Upper Nile leaders set the pace for peace with political tours and engagements
South Sudan’s second largest city, Malakal, held a peace celebration in scenes reminiscent of the atmosphere when the young country became a republic seven years ago. The celebration was a culmination of a series of engagements between uniformed and civilian leaders from across the divide.
The political engagements facilitated by UNMISS, the UN Mission in South Sudan’s office for Upper Nile, have seen leaders visit each other’s territories freely to demonstrate that peace has indeed been attained.
"Salva Kiir and Riek Machar have done their part. It's time for all of us to do ours," said Major General James Mawich Makuach, the Director General for Administration and Finance from the Sudan People’s Liberation Army-in Opposition (SPLA-iO) Mobile General Headquarters in Diel.
"Yes, yes to peace! No, no to war!" came the resounding calls in unison in response to his prompts from the podium.
Nearly three thousand people withstood the heat for hours, listening and cheering, as leader after leader stood up to speak at the Malakal stadium. The leaders spoke positively, embraced and held hands while joining the crowds in song and dance. Several national cabinet ministers from the capital led by Information Minister Michael Makuei, were part of the celebration.
“It’s time for us to stop looking at those in opposition as enemies and instead look at them as brothers,” said Mr. Makuei. He encouraged the state government and the people to work collectively for peace and reconstruction so that Malakal can return to its former glory.
In an unprecedented series of events, military and civilian leaders in South Sudan’s Upper Nile region have begun engaging in confidence-building trips into areas previously solely occupied by either government or opposition forces.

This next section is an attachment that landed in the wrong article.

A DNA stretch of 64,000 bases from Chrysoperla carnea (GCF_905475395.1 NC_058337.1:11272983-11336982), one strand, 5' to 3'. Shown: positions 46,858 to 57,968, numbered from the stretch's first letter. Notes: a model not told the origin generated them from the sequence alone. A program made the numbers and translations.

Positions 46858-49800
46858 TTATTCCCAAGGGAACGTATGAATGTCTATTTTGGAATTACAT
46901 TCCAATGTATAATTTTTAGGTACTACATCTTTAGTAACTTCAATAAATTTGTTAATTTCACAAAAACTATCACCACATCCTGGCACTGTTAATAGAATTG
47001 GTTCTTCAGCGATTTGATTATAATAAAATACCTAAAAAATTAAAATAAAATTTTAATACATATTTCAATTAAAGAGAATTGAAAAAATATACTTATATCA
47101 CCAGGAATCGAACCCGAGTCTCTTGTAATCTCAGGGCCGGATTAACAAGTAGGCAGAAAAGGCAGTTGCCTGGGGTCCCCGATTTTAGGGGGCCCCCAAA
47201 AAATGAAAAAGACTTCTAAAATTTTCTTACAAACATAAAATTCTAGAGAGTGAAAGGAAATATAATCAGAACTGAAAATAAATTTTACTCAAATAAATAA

UNMISS Acting Head of Field Office Mike Dzakuma told those present at the peace celebration that the signing of the revitalized peace agreement was just the beginning of the process and pledged continued support in the days to come.
“As usual Malakal has taken the lead in this whole process. Malakal is a very important city and community in South Sudan. We in UNMISS believe that if Malakal gets it right, then South Sudan will get it right.”
The mission’s field office also facilitated a community meeting, where people living in the protection site interacted with local government authorities and a visiting opposition delegation. Prior to this, internally displaced persons living in the camp have been averse to visits from those in authority.
Josephine Orach who spoke on behalf of internally displaced women welcomed the leaders from both sides and reminded them to set aside their tribal differences.
“This peace can only have come from God. We have lived in despair for many years, but I can say now, if you are serious about this peace, then we as women will support you.”
UNMISS has urged the parties to maintain the good will and called on everyone to spread the messages of peace from both sides.
Beyond the calls for peace, leaders have also had open discussions with resolutions allowing free movement of civilians. The delegations are also openly condemning hate speech and tribalism, while pledging a complete and immediate cessation of hostilities.